Hofmann, M. Sound and complete axiomatisations of call-by-value control operators. Math. Structures Comput. Sci., 5(4) (1995) 461–482.Google Scholar
  14. 14.
    Jeffrey, A. Premonoidal categories and a graphical view of programs. Unpublished, 1998.Google Scholar
  15. 15.
    Kakutani, Y. Duality between call-by-name recursion and call-by-value iteration. M.Sc. Thesis, Kyoto University, 2001.Google Scholar
  16. 16.
    Lambek, J. and Scott, P. Introduction to Higher Order Categorical Logic. Cambridge University Press, 1986.Google Scholar
  17. 17.
    Milner, R., Tofte, M., Harper, R., and MacQueen, D. The Definition of Standard ML (Revised). MIT Press, Cambridge, MA, 1997.Google Scholar
  18. 18.
    Moggi, E. Computational lambda-calculus and monads. In Proc. 4th Annual Symposium on Logic in Computer Science, pp. 14–23, 1989; a different version available as Technical Report ECS-LFCS-88-86, University of Edinburgh, 1988.Google Scholar
  19. 19.
    Moggi, E. Notions of computation and monads. Inform. and Comput., 93(1) (1991) 55–92.Google Scholar
  20. 20.
    Parigot, M. -calculus: An algorithmic interpretation of classical natural deduction. In Proc. International Conference on Logic Programming and Automated Reasoning. Springer Lecture Notes in Computer Science, Vol. 624, 1992, pp. 190–201.Google Scholar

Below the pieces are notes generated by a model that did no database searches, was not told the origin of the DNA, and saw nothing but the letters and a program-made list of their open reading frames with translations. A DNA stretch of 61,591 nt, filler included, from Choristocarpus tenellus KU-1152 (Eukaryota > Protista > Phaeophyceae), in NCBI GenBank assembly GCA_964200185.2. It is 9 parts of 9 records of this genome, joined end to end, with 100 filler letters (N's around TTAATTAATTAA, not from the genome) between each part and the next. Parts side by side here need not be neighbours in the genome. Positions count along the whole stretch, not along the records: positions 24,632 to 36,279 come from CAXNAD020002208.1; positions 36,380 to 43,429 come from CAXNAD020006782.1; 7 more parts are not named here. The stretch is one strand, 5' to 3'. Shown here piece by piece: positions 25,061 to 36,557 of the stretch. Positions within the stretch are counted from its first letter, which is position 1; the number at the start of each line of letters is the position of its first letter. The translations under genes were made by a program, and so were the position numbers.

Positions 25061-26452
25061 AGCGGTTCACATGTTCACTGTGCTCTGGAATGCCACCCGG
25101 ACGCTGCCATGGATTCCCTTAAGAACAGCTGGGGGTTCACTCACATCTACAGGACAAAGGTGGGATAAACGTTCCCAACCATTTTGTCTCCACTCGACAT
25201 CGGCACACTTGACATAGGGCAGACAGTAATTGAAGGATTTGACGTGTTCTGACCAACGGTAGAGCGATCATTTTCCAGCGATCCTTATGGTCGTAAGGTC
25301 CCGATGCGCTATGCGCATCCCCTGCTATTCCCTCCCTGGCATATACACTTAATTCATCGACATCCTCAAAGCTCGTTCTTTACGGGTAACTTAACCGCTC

21. 21.
    Plotkin, G.D. Call-by-name, call-by-value, and the ?-calculus. Theoret. Comput. Sci., 1(1) (1975) 125–159.Google Scholar
  22. 22.
    Power, A.J. and Robinson, E.P. Premonoidal categories and notions of computation. Math. Structures Comput. Sci., 7(5) (1997) 453–468.Google Scholar
  23. 23.
    Sabry, A. and Felleisen, M. Reasoning about programs in continuation-passing style. In Proc. ACMConference on Lisp and Functional Programming, 1992, pp. 288–298; extended version also in Lisp and Symbolic Comput., 6(3/4) (1993) 289-360.Google Scholar
  24. 24.
    Schweimeier, R. and Jeffrey, A. Compilation of higher-order languages in graphical form. In Proc. 15th Conference on Mathematical Foundations of Programming Semantics. Electron. Notes Theor. Comput. Sci., 20 (1999).Google Scholar
  25. 25.
    Selinger, P. Control categories and duality: On the categorical semantics of the lambda-mu calculus. Math. Structures Comput. Sci., 11(2) (2001) 207–260.Google Scholar
  26. 26.
    Simpson, A.K. Recursive types in Kleisli categories. Unpublished, 1992.Google Scholar
  27. 27.
    Simpson, A.K. and Plotkin, G.D. Complete axioms for categorical fixed-point operators. In Proc. 15th Annual Symposium on Logic in Computer Science, 2000, pp. 30–41.Google Scholar
  28. 28.
    Thielecke, H. Categorical structure of continuation passing style. Ph.D. Thesis, University of Edinburgh, ECS-LFCS-97-376, 1997.Google Scholar
  29. 29.
    Thielecke, H. Using a continuation twice and its implications for the expressive power of call/cc. Higher-Order and Symbolic Comput., 12(1) (1999) 47–73.Google Scholar

Copyright information

© Kluwer Academic Publishers 2002

Authors and Affiliations

  • Masahito Hasegawa
    • 1
  • Yoshihiko Kakutani
    • 1
  1. 1.Research Institute for Mathematical SciencesKyoto UniversityKyotoJapan

Personalised recommendations